It’s hard to ignore hunger, a powerful drive designed to get your attention and keep the body from starving.
Regular meals that fill the stomach and intestines should calm it down, but what if you’re always ravenous for another bite of food, no matter how much you eat?
Hunger is complicated and can have many different triggers, said Dr. Monique Tello, a clinical instructor at Harvard Medical School, practicing physician and director of research and academic affairs for the healthy lifestyle program at Massachusetts General Hospital.
“One is hormonal, so people’s hormones — in particular ghrelin, a gut hormone — can have a stimulating effect on the sensation of hunger and appetite,” Tello, author of “Healthy Habits for Your Heart,” told TODAY.
“Other signals are more psychological, and these are very commonly the trigger for people’s hunger.”
First, it’s important to rule out any medical issues. Anybody who is feeling very hungry all of the time and isn’t able to gain weight or is losing weight should see a doctor, Tello said.
Conditions that could cause constant or excessive hunger, also called polyphagia, include:
Hyperthyroidism: When the thyroid is overactive, a person’s body and metabolism are “all revved up,” Tello noted. Besides being hungry, patients feel jittery, shaky and their heart may be racing.
Diabetes: People with type 1 diabetes lose the ability to make insulin so their body can’t process sugar. “They’re usually telling me: I’m eating and eating, I’m losing weight and I feel terrible,” Tello said. Hunger can also be a symptom of type 2 diabetes, where the body is resistant to insulin.
Damage to the hypothalamus: This part of the brain helps regulate feelings of appetite and satiety. If it’s damaged because of a tumor or head trauma, it can cause uncontrollable hunger and hypothalamic obesity.
Drugs like prednisone — a corticosteroid steroid commonly used as an anti-inflammatory or an immunosuppressant medication — can also increase hunger, said Beth Kitchin, an assistant professor of nutrition at the University of Alabama at Birmingham. So can some hormone therapies for women going through menopause.
She always asks people who complain they’re constantly hungry whether they have started taking any new medicines or changed their doses.
If there isn’t an underlying medical issue, the problem could be in the head.
It’s reasonable to be hungry every three to five hours given how the human digestive system works, Kitchin said. But ever-present food marketing on TV and the constant stream of “food porn” on social media can trigger people to eat often and a lot, both experts noted.
There are also deeply ingrained cultural triggers, like the idea of eating three meals a day plus snacks, Tello said. She hates the “myth of breakfast” — or the notion people have to eat as soon as they wake up.
“I tell patients, ‘The more you eat, the more you want to eat,’” Tello said.
“The more people eat, the larger the stomach gets. The stomach can stretch to accommodate large amounts of food — it’s a distensible organ. Then if it’s empty, it signals hunger. Well, if you’ve got a huge stomach from eating so much so often, the minute your stomach is empty, it’s signaling you to eat and you’re going to eat more.”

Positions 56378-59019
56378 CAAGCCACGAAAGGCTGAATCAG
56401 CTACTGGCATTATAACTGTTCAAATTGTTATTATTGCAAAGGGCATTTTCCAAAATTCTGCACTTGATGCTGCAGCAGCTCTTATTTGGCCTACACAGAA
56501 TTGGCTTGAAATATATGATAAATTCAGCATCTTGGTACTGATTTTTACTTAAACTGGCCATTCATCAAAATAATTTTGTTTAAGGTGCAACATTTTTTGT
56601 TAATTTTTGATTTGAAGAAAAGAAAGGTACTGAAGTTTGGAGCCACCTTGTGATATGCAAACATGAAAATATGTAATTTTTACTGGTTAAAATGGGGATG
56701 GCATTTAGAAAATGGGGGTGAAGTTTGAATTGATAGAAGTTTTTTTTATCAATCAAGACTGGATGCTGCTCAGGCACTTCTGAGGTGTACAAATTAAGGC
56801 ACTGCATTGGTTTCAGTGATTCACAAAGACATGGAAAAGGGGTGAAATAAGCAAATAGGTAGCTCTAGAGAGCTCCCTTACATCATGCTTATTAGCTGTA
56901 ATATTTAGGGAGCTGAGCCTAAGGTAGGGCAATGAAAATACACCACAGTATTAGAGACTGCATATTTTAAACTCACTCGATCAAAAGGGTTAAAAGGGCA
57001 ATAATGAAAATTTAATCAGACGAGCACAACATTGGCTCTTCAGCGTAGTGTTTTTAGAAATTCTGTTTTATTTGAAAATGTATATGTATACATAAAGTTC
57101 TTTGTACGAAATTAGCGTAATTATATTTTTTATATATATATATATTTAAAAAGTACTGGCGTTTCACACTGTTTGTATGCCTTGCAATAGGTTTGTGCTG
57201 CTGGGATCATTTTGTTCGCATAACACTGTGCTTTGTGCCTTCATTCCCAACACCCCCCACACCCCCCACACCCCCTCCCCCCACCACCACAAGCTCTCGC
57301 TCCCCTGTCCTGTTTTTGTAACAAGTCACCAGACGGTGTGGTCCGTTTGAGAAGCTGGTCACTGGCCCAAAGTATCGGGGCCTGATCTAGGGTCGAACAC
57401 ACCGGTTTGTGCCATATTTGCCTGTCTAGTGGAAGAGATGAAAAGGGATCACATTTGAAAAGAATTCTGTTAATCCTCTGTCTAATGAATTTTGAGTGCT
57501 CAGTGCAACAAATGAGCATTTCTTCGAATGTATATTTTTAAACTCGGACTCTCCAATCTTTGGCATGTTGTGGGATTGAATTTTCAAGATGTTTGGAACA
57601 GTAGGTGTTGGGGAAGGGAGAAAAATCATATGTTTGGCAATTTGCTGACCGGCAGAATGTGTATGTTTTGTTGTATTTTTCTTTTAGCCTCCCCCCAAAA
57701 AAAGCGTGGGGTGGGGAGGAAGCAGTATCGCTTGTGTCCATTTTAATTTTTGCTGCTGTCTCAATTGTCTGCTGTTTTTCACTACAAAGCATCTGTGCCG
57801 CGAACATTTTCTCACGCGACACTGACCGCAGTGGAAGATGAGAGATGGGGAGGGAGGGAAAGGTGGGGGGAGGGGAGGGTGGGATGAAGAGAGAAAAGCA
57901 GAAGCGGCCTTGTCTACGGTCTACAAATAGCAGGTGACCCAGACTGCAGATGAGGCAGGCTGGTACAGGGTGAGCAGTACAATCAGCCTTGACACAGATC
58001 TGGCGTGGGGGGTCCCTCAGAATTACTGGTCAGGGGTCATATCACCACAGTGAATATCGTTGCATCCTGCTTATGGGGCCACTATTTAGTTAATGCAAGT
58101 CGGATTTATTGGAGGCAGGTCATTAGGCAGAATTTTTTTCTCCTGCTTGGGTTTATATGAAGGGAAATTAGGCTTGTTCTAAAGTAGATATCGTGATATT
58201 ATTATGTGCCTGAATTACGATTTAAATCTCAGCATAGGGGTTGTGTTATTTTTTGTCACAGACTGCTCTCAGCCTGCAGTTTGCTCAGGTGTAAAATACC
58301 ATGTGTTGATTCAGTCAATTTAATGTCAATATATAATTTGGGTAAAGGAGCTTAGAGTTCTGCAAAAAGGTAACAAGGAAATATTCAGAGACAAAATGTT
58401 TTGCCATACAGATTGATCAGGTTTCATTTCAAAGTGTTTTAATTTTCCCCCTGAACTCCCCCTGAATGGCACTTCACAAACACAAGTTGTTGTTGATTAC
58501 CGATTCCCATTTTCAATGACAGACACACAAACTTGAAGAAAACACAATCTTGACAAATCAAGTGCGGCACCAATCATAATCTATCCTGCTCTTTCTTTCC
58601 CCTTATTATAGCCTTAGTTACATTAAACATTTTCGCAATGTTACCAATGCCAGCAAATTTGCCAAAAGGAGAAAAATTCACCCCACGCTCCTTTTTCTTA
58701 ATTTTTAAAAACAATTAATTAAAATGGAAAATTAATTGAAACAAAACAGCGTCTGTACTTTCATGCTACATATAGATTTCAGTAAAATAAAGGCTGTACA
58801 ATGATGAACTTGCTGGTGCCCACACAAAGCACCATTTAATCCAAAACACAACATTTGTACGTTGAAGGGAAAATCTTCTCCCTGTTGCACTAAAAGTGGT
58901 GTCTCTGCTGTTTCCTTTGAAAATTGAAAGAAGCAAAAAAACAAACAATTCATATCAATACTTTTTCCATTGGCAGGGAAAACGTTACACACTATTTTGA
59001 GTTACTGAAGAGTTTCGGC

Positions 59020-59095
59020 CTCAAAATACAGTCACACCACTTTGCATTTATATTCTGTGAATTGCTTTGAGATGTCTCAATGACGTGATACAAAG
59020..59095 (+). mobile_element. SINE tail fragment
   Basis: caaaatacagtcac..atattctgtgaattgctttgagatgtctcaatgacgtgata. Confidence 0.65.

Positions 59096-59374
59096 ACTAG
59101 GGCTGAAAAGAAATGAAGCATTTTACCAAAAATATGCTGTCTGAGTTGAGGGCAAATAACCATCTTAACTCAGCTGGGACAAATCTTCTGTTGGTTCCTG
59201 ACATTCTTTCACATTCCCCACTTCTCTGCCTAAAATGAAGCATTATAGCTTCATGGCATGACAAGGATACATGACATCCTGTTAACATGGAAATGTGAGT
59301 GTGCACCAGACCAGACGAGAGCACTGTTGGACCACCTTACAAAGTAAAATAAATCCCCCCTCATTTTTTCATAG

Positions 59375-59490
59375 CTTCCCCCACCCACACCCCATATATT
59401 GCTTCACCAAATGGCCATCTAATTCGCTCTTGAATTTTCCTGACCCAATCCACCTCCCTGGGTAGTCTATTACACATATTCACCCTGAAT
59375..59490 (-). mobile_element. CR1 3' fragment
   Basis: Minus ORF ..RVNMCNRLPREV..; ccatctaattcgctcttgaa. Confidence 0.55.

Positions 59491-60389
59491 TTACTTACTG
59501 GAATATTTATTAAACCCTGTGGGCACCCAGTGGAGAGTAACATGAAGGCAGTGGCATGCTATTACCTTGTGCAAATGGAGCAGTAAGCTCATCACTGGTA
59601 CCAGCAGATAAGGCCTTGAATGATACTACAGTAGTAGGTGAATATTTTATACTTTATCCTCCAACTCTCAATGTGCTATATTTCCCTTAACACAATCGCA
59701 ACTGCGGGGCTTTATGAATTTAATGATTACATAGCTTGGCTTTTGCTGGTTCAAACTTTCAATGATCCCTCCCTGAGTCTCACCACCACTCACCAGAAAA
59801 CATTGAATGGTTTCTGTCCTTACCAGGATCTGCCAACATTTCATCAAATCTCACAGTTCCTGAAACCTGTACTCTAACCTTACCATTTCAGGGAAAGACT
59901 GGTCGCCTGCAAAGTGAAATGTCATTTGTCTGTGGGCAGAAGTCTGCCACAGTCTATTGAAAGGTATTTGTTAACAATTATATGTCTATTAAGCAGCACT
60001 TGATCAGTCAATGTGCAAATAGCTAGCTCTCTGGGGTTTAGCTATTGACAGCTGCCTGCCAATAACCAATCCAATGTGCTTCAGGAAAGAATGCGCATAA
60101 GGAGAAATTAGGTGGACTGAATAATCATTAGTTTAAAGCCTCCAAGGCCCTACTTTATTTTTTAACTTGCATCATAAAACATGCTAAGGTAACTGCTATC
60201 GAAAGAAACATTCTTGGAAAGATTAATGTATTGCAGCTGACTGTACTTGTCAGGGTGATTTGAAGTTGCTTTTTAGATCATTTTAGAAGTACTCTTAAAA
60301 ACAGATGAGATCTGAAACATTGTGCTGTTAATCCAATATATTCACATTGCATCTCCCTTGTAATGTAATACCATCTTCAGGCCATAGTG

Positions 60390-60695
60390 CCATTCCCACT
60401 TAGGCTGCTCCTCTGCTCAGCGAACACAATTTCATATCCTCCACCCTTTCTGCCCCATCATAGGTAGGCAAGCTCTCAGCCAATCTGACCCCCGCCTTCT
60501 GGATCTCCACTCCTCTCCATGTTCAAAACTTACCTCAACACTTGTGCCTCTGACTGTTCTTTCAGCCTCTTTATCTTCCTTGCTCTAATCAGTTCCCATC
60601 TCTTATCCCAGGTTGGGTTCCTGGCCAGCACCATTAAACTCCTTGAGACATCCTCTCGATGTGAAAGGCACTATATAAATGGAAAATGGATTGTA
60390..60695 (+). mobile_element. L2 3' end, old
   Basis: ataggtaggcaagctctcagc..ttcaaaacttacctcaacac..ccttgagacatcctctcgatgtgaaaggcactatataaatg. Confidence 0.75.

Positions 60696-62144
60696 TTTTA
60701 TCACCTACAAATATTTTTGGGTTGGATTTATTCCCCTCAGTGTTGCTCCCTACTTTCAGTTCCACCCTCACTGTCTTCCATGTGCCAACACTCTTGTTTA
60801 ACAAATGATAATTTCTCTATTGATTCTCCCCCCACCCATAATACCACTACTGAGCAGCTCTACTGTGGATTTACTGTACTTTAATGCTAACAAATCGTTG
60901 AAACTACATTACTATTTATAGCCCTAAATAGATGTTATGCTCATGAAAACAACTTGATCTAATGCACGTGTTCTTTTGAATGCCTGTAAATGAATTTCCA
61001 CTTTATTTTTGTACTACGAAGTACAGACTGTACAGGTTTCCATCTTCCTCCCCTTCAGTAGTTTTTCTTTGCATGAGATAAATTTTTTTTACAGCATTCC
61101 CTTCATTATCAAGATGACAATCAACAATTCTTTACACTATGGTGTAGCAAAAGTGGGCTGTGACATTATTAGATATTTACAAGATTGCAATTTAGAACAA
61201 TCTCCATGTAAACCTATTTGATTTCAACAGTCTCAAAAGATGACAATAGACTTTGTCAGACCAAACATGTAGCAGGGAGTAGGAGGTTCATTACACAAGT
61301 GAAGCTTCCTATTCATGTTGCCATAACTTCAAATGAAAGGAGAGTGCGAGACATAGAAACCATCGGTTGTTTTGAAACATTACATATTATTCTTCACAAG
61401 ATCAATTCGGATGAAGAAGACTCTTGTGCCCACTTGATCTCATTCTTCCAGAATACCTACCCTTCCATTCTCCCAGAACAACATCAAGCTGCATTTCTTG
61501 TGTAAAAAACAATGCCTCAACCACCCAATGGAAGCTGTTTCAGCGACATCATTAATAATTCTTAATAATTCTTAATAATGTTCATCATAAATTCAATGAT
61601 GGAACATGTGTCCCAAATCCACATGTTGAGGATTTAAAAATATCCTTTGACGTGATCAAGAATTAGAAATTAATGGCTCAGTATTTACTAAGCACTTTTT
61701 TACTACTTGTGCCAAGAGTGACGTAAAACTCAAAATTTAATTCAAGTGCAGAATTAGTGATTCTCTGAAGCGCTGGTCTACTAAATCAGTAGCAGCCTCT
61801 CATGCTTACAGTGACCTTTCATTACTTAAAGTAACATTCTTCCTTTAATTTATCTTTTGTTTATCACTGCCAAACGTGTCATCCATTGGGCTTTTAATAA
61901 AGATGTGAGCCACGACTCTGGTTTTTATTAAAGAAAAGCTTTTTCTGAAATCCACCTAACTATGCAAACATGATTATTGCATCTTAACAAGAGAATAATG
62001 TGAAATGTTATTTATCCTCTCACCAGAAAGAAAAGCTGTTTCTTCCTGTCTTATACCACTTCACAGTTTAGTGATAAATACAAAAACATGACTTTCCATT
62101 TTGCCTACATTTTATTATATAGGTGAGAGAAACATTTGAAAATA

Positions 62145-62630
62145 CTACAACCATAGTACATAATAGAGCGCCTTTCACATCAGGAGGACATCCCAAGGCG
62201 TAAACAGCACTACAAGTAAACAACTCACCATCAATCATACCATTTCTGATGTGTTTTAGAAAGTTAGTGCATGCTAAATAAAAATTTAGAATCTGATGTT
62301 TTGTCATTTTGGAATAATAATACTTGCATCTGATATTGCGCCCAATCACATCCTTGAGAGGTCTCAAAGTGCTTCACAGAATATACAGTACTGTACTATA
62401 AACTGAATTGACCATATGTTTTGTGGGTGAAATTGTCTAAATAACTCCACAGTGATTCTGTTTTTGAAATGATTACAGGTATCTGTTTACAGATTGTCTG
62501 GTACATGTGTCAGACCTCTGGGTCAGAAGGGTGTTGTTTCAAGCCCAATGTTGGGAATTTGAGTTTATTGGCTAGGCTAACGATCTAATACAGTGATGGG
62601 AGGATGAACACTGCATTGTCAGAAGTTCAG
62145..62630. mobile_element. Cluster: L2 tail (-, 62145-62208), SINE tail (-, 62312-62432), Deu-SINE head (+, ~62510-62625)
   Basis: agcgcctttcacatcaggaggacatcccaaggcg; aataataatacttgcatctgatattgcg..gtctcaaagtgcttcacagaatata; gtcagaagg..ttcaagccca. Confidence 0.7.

A person’s state of mind can play a role, too. Stress can increase levels of ghrelin, research has shown, and being sleep deprived is associated with higher levels of the hunger hormone.
Boredom, anxiety and depression can also send people looking into the refrigerator when they’re not truly hungry.
Sometimes the best answer to the question “Why am I always hungry?” is the simplest one: You’re eating too little, exercising too much, or both.
Kitchin often sees it at the beginning of the year when patients go too far with their New Year’s resolutions.
“When people tell me ‘I’m so hungry,’ I look at their food diaries and I can see why they’re hungry. They’re just not eating enough sometimes,” she said.
Don’t make yourself hungrier than you need to be: Limit your exposure to TV and social media. Try to watch your favorite shows without being exposed to advertising, Tello said. She gets her groceries delivered so she can avoid being bombarded by food marketing in the grocery store.
Get honest: Ask yourself, “Am I really hungry? Or am I bored?” Remove yourself from any food temptations if it’s the latter. Get help to deal with anxiety or depression rather than self-medicating with food.
Consider intermittent fasting: It can reconnect you with true, biological hunger; make it easier to recognize feeling full; provide daily structure and break the habit of snacking, experts say.
Going without food for a while can help the stomach to shrink, and help people to eat less and experience hunger less, Tello noted.
“I have patients who eat one meal a day and they are fine. I have an aunt who never eats breakfast, she doesn’t feel hungry until lunch time and she’s at a really healthy weight,” Kitchin added.
Feel fuller by adjusting the quality of your diet: Avoid processed carbohydrates and sugars found in foods like white bread, baked goods and cereal. Aim for a satiating diet higher in fiber, protein and healthy fats, Tello advised. Dip carrots into some peanut butter, enjoy a hard-boiled egg or munch on an apple. Such choices will keep you more satisfied, longer.
Foods that naturally contain a lot of water — cucumbers, tomatoes, strawberries, grapes and so on — are more satiating than other options even though they have fewer calories, said Dr. Michael Greger, author of “How Not to Diet: The Groundbreaking Science of Healthy, Permanent Weight Loss.”
These “higher-volume” options take longer to eat, which seems to signal the brain that you’re filling up.